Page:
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The owner of this property was convinced she’d never live in a house of this style. Having come to the UK from Boston, she’d found 1930s properties to be a little unattractive. However when she and her partner came to view, they were struck by the great proportions and room sizes generally. As a result she quickly changed her mind.
The current kitchen once occupied four separate spaces, all with very little storage in any of them. The previous owners had added a conservatory, there was a long galley kitchen, another small living room and an extension with a loo, at the back.
Rather than increasing the size of the space, they removed the two extensions and came up with a new kitchen idea on the same large footprint. Building on the existing plot meant none of garden had to be sacrificed.
Before and after: kitchen transformation
The couple lived in the property for three years before doing anything, which gave them time to envisage what they wanted to achieve. They worked with architects (newmanzieglmeier.com), interior designer (claudia-urvois.com) and Such Designs kitchens (suchdesigns.co.uk) on the new kitchen extension idea.
The owner admits she had no idea of the level of design detail involved in achieving an extension like this. There were so many new considerations, such as how lintels work, or how a door frame would meet the floor. Such a major undertaking would have been overwhelming without professional guidance.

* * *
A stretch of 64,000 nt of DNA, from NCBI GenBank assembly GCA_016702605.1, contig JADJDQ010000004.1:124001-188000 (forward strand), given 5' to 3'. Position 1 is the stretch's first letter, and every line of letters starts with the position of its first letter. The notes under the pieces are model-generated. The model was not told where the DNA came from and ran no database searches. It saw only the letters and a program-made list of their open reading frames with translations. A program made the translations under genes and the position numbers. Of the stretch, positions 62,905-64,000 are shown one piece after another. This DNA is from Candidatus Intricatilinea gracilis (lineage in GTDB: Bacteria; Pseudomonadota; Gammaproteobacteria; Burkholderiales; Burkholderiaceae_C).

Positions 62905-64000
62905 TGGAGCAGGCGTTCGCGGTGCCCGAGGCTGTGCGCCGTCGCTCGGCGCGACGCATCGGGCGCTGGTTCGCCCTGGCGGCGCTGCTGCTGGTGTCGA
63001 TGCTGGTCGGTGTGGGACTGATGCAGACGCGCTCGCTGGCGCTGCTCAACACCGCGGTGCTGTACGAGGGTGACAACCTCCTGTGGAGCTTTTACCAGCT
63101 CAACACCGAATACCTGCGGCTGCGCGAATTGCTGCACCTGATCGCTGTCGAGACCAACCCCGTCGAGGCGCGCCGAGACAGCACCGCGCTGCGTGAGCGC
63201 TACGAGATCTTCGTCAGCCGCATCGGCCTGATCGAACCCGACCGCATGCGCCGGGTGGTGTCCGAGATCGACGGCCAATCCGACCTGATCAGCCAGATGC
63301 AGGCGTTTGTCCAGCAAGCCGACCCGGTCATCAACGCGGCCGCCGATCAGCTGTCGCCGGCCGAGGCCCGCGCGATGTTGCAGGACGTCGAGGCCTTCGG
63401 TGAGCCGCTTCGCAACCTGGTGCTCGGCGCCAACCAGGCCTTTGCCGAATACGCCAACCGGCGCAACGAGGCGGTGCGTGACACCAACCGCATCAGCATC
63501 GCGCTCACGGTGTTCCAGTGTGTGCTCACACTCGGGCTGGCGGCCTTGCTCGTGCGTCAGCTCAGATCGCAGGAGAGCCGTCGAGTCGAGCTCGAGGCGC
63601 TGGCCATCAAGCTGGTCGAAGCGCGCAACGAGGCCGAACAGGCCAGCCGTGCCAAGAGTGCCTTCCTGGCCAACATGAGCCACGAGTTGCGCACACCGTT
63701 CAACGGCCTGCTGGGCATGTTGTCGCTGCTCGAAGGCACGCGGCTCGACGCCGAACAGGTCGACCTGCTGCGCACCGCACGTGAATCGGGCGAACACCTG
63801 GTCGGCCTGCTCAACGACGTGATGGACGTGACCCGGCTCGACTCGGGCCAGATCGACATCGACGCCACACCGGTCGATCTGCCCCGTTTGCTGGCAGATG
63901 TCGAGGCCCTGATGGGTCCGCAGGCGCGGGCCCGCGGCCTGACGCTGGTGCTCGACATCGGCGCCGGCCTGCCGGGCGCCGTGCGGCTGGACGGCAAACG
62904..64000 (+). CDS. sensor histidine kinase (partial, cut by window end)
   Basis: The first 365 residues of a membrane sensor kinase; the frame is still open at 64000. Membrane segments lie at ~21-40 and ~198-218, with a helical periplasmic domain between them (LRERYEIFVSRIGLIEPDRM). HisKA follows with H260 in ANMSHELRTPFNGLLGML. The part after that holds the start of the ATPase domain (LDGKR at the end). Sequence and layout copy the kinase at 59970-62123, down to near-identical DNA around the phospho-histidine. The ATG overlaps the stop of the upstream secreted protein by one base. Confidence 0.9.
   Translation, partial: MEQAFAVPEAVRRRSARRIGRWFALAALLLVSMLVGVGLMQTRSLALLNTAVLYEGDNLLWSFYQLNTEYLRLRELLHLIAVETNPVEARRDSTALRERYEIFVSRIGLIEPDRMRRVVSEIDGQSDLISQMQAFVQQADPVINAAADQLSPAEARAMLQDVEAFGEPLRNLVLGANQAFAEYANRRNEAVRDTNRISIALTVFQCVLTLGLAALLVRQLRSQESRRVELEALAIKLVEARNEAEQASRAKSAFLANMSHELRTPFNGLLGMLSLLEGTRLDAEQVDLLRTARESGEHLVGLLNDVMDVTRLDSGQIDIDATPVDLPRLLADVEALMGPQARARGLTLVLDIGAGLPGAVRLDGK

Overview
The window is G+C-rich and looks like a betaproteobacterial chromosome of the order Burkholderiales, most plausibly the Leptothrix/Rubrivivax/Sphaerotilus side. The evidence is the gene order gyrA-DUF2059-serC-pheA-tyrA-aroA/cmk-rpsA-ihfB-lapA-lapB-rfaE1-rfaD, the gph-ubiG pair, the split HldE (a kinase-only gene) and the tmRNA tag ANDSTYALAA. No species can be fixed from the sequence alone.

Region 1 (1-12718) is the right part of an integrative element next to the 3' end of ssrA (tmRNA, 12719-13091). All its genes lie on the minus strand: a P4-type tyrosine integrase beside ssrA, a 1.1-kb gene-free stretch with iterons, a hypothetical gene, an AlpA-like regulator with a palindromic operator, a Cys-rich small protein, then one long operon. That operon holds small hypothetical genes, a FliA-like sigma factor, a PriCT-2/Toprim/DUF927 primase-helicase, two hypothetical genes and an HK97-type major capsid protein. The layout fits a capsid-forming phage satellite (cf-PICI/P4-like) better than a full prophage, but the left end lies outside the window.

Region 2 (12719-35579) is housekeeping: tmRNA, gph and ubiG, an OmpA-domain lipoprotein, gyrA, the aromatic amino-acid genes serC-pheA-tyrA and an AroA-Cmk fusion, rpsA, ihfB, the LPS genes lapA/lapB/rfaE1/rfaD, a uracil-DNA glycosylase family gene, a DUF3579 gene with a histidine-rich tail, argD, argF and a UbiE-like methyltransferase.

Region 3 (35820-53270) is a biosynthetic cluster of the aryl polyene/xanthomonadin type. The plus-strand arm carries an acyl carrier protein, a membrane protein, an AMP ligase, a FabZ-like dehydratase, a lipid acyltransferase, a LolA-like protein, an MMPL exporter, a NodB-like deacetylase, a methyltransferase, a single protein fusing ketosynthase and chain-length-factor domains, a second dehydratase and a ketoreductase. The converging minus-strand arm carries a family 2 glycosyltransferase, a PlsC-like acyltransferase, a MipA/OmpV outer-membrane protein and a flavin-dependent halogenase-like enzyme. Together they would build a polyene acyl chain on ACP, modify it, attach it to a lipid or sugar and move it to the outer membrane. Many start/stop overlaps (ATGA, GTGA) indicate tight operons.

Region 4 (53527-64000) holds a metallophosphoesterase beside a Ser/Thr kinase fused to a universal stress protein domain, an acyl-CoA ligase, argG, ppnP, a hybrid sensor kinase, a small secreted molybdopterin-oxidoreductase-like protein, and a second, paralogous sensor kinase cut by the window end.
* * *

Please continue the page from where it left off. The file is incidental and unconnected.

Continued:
Open-plan kitchen area
Terrazzo flooring was a big must-have for the couple. They managed to find large format tiles, which were much more economically sensible than a poured concrete floor. Underfloor heating hides beneath the on-trend surface.
Green kitchen units were on the list list, too, a preference the owner says is down to her New England upbringing. The large sliding doors provide great access and connection to the garden, which feels like a bigger part of the house now as it can be seen from all angles of the kitchen layout.
Twin skylights in the new roof ensure the space has plenty of extra light. Living in the property for some time before starting the work gave the couple a good sense of how the light moves, and how they might incorporate the glazing to make the best use of this.
So although the space is north-facing, the placement of the glazing makes it look and feels incredibly bright, ensuring it is a room the whole family spend plenty of time in.
Green kitchen cabinets
The colourful green kitchen idea is offset with inlaid touches of exposed wooden cabinetry and brass fixtures and fittings. Sleek quartz worktops prevent the space from feeling overwhelmed by colour.
Clever concealed storage
This busy kitchen required plenty of storage. The couple wanted the units to feel modern – but warm and natural, rather than slick and white. Interior designer Claudia Urvois found the exact colour the owners wanted after researching American paint companies.
The cabinets are painted Hunter Green 2041-10, from Benjamin Moore.
The new layout incorporates banquette seating, a design feat for any busy family-filed open-plan kitchen idea. The couple’s children enjoy sitting here and chatting, or playing while Mum and Dad prepare family meals.
Pendant globe lights above the main work surface provide functional but attractive task lighting– a must-have when planning kitchen lighting ideas. These vintage Czech designs are from antique and vintage lighting and furniture emporium Rotrouvius.
The shiny brass tap and brass drawer pulls add a touch of glamour to the scheme.